After a an interesting evening dinner party at my house with folks from the New Mexico Wildlife Federation who are working with my husband to try to keep a diversion project from being built on the Gila River in Southwestern New Mexico, I collapsed into bed a full hour earlier than normal.
|Photo by Jim Thompson/Albuquerque Journal|
At 3:00 a.m. I was awakened by noises outside our bedroom french doors. From the bed, I could see Tar, our large black dog, whining with his nose pressed against the French doors from the living room to the deck and wagging his tail. Thinking perhaps we had left the cat outside, or the neighbors' dogs had dug under the fence and were coming for a visit, I opened the drapes to see a young man looking into the living room. Paralyzed, I stood for a minute, trying to decide what I should do...slowly dropping the drapes back into place. I then heard footsteps going around the house and woke my husband. He got up, turned on all the outside lights, and told me that neighbors had emailed (after I had gone to bed) with a warning of a young man approaching several houses, acting and talking strangely. Checking to make sure we had locked all the windows and doors, we got back into bed. After a minute or so of tossing and turning, we decided we should call the sheriff's office. While we were talking with the sheriff, we saw a vehicle at the top of our driveway turning around and driving off. The sheriff's department came and checked the neighborhood and did not find him.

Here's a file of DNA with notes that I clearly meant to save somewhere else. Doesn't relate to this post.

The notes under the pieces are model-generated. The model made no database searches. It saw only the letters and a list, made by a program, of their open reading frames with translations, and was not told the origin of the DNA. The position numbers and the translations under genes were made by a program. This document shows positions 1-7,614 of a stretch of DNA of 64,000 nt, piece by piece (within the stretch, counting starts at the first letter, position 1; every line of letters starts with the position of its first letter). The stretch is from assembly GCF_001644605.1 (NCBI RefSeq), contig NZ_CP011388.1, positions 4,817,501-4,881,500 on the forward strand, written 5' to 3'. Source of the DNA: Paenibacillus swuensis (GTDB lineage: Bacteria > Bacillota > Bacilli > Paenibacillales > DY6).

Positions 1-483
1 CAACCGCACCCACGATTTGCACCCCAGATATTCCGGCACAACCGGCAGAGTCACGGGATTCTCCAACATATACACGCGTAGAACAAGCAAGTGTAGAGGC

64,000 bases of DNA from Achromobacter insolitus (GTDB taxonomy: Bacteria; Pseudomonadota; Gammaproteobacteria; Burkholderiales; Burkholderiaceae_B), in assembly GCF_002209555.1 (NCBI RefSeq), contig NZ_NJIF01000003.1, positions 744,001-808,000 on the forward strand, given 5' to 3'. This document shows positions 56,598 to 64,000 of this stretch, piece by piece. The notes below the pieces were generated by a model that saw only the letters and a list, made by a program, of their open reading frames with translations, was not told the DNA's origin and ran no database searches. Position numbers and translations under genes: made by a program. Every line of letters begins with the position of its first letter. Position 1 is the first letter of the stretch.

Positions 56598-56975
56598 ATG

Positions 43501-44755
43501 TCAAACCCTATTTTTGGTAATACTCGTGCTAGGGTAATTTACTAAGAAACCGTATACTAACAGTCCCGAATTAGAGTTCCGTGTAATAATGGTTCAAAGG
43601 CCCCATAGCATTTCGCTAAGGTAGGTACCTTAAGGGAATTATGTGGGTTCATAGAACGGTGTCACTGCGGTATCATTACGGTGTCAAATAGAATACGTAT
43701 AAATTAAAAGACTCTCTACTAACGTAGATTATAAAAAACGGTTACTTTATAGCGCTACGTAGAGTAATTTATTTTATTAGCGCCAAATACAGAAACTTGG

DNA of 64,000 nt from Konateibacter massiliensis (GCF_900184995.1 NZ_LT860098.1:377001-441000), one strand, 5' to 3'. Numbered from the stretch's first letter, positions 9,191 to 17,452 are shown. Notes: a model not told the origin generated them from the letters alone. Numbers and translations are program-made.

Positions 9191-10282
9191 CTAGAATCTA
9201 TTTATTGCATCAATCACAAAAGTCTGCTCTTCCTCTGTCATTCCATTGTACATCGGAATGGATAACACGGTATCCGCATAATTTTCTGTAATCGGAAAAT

In the morning we awoke to find our Sportsmobile with its trailer and our raft gone from the driveway. My husband was distraught! He loves the Sportsmobile because it hauls his rafts to rivers all around the country. Last summer he spent two months in it in Idaho enjoying a retirement celebration.
In the van's place was a somewhat decrepit green Outback with a cat's litter box on the ground next to it. Called the sheriff again! Spent the morning with a Sandoval county deputy trying to find all the necessary documentation for the value of everything that was stolen. (Note to self...more organization of files critically needed). By late morning, a Sandoval Sargent and Detective had arrived to continue the investigation and began to go through the abandoned Suburu only to find methamphetamine's and syringes inside. I was then sent to the neighbors' house because of the remote danger of explosion.
Walking up the dirt road, I heard something that sounded like our Sportmobile. Quickly ducking out of sight as the van and trailer passed by, I tried to call 911 on my cellphone to warn the sheriff personnel....no service without being close to our repeater! Not to worry, however, they had heard it as well and were coming out to apprehend the suspect. I scampered into the neighbor's house in case shooting might ensue, which it did not. Only lots of shouting. "Get out of the vehicle! Hands over your head! Get down on the ground! Hands behind your back!"
|Sandoval county deputy picking up suspect's belongings.|
Two days later we have learned that the young man who took and returned the van has mental health issues, and some drug dependencies. Even the sheriff's department is concerned enough about him that they are making sure his belongings (left in our van) are returned to his father and that we, and our neighbors, will look for his cat which was lost in the fray. Sati, our cat, and the pinion jays are enjoying the food and water I have left out in case the lost cat has survived the coyotes and owls for the last two days.
My friends are joking that "Breaking Bad" is rather more real than fantasy at our house, but in reality we are all praying for this young man as he struggles to regain more positive possibilities for his life.
Kudos to the Sandoval Sheriff's office for the professional, polite, and kind way in which they handled this incident. We are glad they are on the job!
Oh, and we are discussing sending Tar for barking lessons.